After the tragic shooting at UC Santa Barbara on May 23, the gun control debate has once again returned to the front page. Former Mayors Thomas Menino (Boston) and Michael Bloomberg (NYC) teamed up with current mayor of Boston (and BC grad) Martin Walsh to affirm their stance: keep guns off college campuses.
Many are calling for stricter legislation, especially friends and family members of the victims at UCSB, but in several states the gun lobby is pushing to give students the right to carry guns on campus. Nineteen states last year introduced bills that allow guns in colleges and universities. The gun lobby continues pushing this legislature despite polls that indicate students, faculty members and law enforcement leaders largely oppose firearms on campus.
“Make no mistake: The gun lobby is more interested in advancing its ideology than in protecting the lives of students,” said Menino, Bloomberg and Walsh in an opinions piece for the Boston Globe.
They cite several fears with proposed “campus carry” laws, like the one passed in Idaho this March.
One issue is the prevalence of binge drinking and illegal drug use on college campuses; these activities account for a majority of violence among college-aged students. Throwing guns into the mix could produce a recipe for disaster, turning drunken fistfights into lethal shootouts.
Furthermore, the allowance of guns on college campuses threatens to create increased suicide rates. As the third-leading cause of death for college students, suicide attempts may become increasingly fatal. Students who attempt suicide via drug overdose succeed less than three percent of the time; with the help of faculty, family and friends, many are able to recover. Suicide with guns, however, result in death over 85 percent of the time.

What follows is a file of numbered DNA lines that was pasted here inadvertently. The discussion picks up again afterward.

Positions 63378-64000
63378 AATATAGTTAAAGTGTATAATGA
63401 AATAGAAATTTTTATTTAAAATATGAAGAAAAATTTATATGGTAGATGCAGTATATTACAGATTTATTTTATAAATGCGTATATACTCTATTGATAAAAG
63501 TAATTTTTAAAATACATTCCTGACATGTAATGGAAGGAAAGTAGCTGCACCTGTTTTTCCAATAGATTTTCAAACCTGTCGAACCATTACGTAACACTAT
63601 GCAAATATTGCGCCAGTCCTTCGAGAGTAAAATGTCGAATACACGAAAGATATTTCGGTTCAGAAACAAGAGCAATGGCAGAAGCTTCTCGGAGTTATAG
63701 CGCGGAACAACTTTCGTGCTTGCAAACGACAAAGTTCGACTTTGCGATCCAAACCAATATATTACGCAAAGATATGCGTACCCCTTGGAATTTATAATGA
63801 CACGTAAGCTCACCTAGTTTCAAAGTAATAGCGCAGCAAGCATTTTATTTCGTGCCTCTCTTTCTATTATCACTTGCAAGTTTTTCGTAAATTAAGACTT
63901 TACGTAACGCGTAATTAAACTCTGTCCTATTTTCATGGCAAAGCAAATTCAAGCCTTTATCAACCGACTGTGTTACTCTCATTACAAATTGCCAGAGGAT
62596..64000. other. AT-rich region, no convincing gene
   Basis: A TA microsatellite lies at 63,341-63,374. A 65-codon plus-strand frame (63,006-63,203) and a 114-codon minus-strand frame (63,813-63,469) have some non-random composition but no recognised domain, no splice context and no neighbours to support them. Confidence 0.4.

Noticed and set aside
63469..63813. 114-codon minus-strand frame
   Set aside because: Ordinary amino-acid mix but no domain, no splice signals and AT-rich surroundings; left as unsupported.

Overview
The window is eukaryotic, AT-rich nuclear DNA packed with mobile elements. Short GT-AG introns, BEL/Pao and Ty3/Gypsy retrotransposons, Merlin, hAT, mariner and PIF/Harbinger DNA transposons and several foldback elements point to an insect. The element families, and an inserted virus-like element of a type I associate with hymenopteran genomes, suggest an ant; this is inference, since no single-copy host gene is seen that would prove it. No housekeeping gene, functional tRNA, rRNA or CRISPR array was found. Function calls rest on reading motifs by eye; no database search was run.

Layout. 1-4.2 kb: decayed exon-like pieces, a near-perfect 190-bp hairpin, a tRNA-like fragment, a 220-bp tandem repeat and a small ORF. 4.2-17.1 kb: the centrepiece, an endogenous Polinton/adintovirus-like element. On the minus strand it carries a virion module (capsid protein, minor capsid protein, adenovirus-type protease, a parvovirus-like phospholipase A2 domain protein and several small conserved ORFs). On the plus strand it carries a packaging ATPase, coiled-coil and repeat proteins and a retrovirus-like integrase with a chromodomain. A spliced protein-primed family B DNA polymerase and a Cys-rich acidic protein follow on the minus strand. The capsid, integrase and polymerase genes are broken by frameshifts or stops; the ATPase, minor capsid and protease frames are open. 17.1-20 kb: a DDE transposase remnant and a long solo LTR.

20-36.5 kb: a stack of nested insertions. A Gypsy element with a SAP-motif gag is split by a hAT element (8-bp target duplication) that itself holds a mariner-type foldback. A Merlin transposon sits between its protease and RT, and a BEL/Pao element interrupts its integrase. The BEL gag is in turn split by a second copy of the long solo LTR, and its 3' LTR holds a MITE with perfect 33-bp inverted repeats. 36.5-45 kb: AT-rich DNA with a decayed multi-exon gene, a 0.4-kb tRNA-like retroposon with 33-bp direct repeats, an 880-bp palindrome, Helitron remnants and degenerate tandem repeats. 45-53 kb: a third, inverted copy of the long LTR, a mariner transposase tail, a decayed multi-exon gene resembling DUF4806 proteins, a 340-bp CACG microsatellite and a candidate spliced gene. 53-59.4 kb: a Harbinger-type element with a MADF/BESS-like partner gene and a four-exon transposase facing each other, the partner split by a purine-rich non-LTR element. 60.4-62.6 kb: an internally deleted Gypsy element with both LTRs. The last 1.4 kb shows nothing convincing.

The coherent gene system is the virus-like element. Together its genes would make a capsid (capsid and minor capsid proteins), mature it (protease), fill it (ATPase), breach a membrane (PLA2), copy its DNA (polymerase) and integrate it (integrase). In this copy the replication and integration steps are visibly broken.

The three mayors agree, saying “College presidents also know what’s best for their bottom line: a safe, inviting environment where students can worry about grades, not guns.”
College carry laws have been held back in several states, including Colorado, Georgia, Indiana, Montana, Pennsylvania and Texas, largely due to the efforts of Everytown for Gun Safety. A bipartisan coalition of mayors, mothers, gun violence survivors and over a million grassroots supporters, the organization continues its fight against guns in schools.
As a hub for colleges and universities, Boston could be highly affected by legislation allowing students to carry guns on campus. Menino and Walsh will continue to fight the gun lobby to keep Boston safe.
“We wish the Class of 2014 the very best,” said the three. “We also hope that the newest alumni will support their alma maters’ right to adopt policies that put safety over politics.”